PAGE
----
‘Big boys don’t cry’
This is possibly one of the most dangerous things we can say to a boy, who will one day become a man.
I see the effects of this messaging in the men I work with. And the men around me - friends and family.
The shame in expressing sadness or disappointment.
The feeling of being ‘less than’ for expressing an emotion that comes bubbling up autonomously without request.
To ‘grow up’ and ‘be a man’.
The only choice that boy has is to hold the sadness in and to deaden themselves from the sensations they experience when in their sadness.
And often what can replace it is anger.
The sadness becomes stuck in the body but the energy of it lingers and fizzes and transforms into anger.
Anger with friends, anger with siblings…
Anger that wants to be directed at the adults that say ‘no’ to crying, but it just isn’t safe to project it there.
What the anger really wants to say is ‘look at me’.
I want to be recognised.
I want respect.
I want to be validated for how I feel.
I want to be heard.
I want to be seen.
The sadness in feeling of neglected and lonely can transform into anger.
The sadness of wanting approval and attention and not getting it can transform into anger.
The sadness of not fitting into the idea of what a man is can transform into anger.
The sadness of not being noticed can transform into anger.
What then happens with that anger can take one of two roads - projection outwards or projection inwards.
That anger can become displaced towards women. It is projected outwards. Rejection is taken personally. The need to be recognised transforms into a sense of entitlement and a man can get drawn into the manosphere. An online space where other angry and bitter men meet and project their boyhood frustrations out onto the women around them.
The second road is learning to suppress the anger. The anger is projected inwards with bitterness and resentment about who they are. The conditioning around us that anger is an emotion that is dangerous. That shouldn’t be expressed. That men who are angry are displaying toxic masculinity. Which creates a shame spiral, because the association becomes that all masculinity is toxic. It creates a shadow and shame around the emotion of anger. It becomes muddy with the idea of what masculinity actually is. The body goes into shut down. Men begin to disconnect from their masculinity and their masculine power as they are seen as dangerous and damaging.
So men stop asking.
They become ‘Mr Nice Guy’.
Firstly, because they are in shut down, they don’t know what they want.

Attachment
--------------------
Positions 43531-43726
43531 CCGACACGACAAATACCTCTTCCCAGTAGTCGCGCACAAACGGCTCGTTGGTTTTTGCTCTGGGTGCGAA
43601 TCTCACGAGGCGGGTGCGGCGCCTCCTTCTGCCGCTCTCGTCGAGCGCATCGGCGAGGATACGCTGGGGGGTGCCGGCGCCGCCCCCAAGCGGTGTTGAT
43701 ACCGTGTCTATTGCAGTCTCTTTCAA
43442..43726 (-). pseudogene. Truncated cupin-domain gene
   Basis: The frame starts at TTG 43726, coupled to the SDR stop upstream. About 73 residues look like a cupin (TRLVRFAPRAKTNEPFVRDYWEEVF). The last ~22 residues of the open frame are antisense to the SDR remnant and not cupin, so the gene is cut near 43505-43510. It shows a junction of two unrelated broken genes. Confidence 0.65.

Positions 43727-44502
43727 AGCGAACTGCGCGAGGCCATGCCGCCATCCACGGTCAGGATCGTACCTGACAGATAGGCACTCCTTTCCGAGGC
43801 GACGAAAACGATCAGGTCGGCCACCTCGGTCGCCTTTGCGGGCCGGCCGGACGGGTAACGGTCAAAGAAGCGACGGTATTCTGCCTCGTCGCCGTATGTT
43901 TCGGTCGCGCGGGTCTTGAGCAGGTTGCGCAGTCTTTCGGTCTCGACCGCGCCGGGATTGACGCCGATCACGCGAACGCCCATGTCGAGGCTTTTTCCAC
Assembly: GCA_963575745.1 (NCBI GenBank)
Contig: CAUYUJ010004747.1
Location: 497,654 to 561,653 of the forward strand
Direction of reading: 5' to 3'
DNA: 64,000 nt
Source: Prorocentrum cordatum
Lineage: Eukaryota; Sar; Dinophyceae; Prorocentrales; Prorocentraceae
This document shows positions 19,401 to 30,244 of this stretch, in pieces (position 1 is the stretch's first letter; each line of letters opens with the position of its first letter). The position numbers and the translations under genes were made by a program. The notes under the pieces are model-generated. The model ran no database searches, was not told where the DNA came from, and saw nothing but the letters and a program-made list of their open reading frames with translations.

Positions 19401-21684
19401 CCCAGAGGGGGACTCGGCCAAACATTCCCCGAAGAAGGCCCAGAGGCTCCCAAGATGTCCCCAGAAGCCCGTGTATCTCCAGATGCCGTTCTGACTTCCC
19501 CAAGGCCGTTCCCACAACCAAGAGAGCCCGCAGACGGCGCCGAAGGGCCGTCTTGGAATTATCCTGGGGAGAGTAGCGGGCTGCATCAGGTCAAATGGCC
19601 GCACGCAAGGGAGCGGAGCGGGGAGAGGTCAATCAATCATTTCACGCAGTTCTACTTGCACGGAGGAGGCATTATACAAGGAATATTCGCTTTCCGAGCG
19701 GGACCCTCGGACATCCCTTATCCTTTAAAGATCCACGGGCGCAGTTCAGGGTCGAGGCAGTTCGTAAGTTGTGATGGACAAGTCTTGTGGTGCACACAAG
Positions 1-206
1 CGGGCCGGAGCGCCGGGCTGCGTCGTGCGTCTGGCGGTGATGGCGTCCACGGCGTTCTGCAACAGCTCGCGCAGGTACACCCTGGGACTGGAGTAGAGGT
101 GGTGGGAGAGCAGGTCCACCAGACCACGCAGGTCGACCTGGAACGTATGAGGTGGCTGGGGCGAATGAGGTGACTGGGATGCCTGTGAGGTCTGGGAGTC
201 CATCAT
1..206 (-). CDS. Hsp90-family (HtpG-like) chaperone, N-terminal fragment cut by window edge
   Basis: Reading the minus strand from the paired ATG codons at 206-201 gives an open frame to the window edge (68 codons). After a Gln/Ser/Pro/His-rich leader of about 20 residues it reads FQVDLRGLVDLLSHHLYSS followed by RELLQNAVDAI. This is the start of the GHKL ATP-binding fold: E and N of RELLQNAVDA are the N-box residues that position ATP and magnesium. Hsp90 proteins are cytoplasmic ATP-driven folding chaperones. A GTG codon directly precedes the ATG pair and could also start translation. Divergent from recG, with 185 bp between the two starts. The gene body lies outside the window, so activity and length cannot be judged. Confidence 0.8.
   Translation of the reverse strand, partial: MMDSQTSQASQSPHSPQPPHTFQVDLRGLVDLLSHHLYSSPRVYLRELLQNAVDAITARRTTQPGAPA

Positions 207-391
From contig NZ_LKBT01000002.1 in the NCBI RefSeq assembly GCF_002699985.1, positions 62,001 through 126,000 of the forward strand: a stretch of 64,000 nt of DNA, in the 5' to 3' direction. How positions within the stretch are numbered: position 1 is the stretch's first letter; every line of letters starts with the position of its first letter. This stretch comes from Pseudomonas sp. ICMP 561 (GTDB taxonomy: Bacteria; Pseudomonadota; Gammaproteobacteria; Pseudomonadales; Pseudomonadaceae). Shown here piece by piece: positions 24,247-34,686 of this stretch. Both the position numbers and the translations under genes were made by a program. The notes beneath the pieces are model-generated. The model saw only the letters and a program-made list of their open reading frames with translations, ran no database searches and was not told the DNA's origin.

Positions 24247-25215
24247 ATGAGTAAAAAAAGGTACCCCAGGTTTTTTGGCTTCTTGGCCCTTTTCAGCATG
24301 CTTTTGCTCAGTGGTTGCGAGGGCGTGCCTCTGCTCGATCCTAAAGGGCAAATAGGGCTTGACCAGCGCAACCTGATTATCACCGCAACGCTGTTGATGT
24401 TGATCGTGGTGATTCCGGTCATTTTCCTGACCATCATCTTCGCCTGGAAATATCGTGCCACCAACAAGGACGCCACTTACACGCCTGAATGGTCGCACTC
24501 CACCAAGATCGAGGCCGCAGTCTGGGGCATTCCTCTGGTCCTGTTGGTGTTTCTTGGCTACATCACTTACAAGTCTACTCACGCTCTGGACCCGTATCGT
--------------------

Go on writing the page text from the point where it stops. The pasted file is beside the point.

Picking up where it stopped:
Then, when they do figure out what they want, they don’t ask for it because they feel it’s too direct.
Because directness and asking might be seen externally as trying to control another.
Asking is ‘needing’ and men have been taught that they don’t have needs.
That they are stoic creatures.
That they are independent and should be able to do it all by themselves.
And when they can’t, more feelings of shame arrive. A numbness can be created. Blocking oneself to the emotions and sensations inside as it’s unsafe to feel.
Having needs creates the possibility of rejection.
Having needs can create the possibility of conflict.
It becomes easier to be passive than have boundaries and say ‘no’.
Many of the men who come to me have issues in their relationship to anger, which creates two problems - they don’t know how to move forward and they don’t know how to step back.
Men need to access their anger.
They need access their sadness.
They need to allow their emotions to be felt and move through them.
They need space to understand what their needs are and then ask for them to be met.
They need to give themselves permission to say ‘no’.
When a man taps into his healthy expression of anger, he taps into his own power.
It’s the energy of anger which can teach a man his ‘no’ and with it self-respect.
It’s the energy of anger which can teach a man to move forward and make things happen instead of being passive.
When I say ‘energy of anger’ I want to be clear that it isn’t lashing out or projecting it outwards on those around them. The energy of anger is about feeling the emotion and sensation and using it as a guide of what they are feeling about a situation to then take action - from a healthy and grounded place, not a reactive one.
We need to be giving men permission to recognise that life can be difficult for them too and giving them the space to express that.
Allowing them to acknowledge their struggle and holding them in their shame for being brave enough to come forward.
We hold space for them while they process it all.
We do it in a way which is loving and grounded, so that they can come home to themselves.
Carla Crivaro is a trauma-informed and certified Sex, Love & Relationship Coach, she works with men and women internationally to reach their goals in delicious sex, profound love and authentic relationships. Carla helps men and women understand themselves and each other, sexually and relationally, in and out of the bedroom. You can reach her at email@example.com.
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